What I can’t understand is people using tattoes as a fashion statement – girls especially.
My friend said, “I must be getting old because I have absolutely no desire to get a tat.”
“You’re not old if you call them “tats,” I said.
“I feel pretty old. I remember when we first invented tie-dye, and look – it’s everywhere again.”
“Yeah, that’s true,” I said. “You know you’re getting older when the stuff you used to wear comes back in style.”
Of course this generation looks nothing like we looked in our tie-dye shirts. We were thin, with long, straight, shiny, healthy, natural-colored hair. Today I saw tie-dyed hair that looked like someone had taken a dull knife to it and then dried it with a blast furnace. There were whole chunks shaved (or yanked) off of people’s heads, surrounded by ragged, lifeless, crisp hair.
We were tanned, healthy, and acne-free because we were into nature, hiking, eating healthy fruits and vegetables, treating our bodies like they were our best friends. Many of the people I saw today looked like they only came out at night, and their bodies were their mortal enemies. Pierce it! Stab it with needles! Yank the hair out! Douse it with harsh chemicals! Remove the color and replace it with pinks, purples, black! Whack at it with dull razors! Put a big round orb in your earlobe and stretch it three inches! Cover everything with fat! Pierce your tongue, your breasts, even your…
Well, I guess I’ve made my point. These guys may be young, but I’m not so sure about bright – except their hair and skin, that is. I’d pick being a hippie over a hipster any day.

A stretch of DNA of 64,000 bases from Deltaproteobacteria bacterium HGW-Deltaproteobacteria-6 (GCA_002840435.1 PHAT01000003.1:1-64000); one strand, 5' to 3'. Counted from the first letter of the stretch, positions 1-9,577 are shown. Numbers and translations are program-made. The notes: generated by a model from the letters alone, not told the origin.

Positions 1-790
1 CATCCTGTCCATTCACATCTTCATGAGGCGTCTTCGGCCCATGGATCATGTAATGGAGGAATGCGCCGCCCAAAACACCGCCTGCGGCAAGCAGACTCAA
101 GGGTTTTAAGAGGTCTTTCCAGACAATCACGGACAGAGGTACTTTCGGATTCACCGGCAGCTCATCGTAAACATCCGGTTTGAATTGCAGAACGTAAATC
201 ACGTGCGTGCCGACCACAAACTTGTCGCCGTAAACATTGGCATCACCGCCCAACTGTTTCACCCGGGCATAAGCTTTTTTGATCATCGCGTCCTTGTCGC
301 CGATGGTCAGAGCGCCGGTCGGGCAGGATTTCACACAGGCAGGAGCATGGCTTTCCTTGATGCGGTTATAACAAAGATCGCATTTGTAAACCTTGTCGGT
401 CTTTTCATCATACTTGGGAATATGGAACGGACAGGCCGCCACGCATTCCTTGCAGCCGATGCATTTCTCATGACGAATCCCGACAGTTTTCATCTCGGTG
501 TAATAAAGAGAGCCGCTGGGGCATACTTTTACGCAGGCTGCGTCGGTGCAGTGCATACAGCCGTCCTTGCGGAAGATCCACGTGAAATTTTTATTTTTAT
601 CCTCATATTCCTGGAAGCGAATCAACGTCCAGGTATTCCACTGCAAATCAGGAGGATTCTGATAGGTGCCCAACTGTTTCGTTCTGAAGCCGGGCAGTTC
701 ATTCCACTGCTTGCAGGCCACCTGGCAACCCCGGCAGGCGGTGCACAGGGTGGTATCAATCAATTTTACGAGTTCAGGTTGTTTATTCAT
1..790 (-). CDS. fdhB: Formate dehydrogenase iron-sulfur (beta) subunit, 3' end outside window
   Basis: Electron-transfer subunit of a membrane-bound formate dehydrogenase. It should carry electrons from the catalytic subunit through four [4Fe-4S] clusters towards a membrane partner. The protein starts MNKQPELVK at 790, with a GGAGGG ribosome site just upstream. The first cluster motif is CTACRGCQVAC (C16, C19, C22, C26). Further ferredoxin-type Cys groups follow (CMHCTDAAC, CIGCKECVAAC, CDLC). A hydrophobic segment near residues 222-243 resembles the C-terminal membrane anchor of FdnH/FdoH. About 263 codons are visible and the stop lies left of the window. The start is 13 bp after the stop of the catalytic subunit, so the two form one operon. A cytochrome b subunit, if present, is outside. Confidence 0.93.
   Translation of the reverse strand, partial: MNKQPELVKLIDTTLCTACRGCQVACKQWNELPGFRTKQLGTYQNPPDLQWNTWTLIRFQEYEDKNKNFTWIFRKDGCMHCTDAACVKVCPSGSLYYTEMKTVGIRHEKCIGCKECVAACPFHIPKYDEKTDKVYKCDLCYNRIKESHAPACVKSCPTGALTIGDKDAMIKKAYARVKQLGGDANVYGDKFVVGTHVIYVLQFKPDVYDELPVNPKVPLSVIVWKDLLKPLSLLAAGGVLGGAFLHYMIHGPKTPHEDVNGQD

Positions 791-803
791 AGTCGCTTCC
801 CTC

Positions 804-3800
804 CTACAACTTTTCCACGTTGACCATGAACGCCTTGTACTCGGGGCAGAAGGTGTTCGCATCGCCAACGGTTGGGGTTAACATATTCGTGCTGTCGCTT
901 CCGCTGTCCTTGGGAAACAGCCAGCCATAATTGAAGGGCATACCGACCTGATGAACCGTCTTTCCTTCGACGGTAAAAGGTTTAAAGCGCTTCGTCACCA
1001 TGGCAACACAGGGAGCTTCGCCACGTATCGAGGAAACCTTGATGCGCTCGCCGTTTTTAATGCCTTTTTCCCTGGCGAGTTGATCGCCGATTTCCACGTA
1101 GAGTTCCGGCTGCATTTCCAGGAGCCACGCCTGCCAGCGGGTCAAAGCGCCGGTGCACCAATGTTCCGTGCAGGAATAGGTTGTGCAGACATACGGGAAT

Today we got a new refrigerator to replace a refrigerator and separate freezer in our bonus room that are old energy hogs.
I don’t go out to the bonus room much anymore. It’s my daughter’s lair. I swoop in with a vacuum on occasion, so I only look at the carpet. Today as I was rearranging the space for the new refrigerator, I started noticing things that I hadn’t “seen” in a long, long time.
I noticed my son’s snowboard and remembered how my son, daughter, and I used to go up to Skibowl on Fridays when they had cheap night skiing so we could learn to ski. My husband is a good skier, but I learned at the same time my kids did. My daughter was only five years old and had a neon pink one-piece ski suit. Both kids were fearless and zoomed down the hill with me trying to catch up between my constant falls. They looked like cartoons of speeding streaks while I had skis and poles flying through the air. We’d ski until 11:00 at night under sparkling stars, freezing on the excruciatingly slow lifts but having too much fun to go inside.
I saw the skateboard and remembered getting up at 4 am and going to the skate park hauling my son and six of his friends in our old Ford Taurus station wagon. That early, they had the whole place to themselves. My daughter and I would roam around the adjacent pastures with the dog and then fetch French toast sticks at Burger King for everyone. That was before I quit eating there because of their tacky commercials.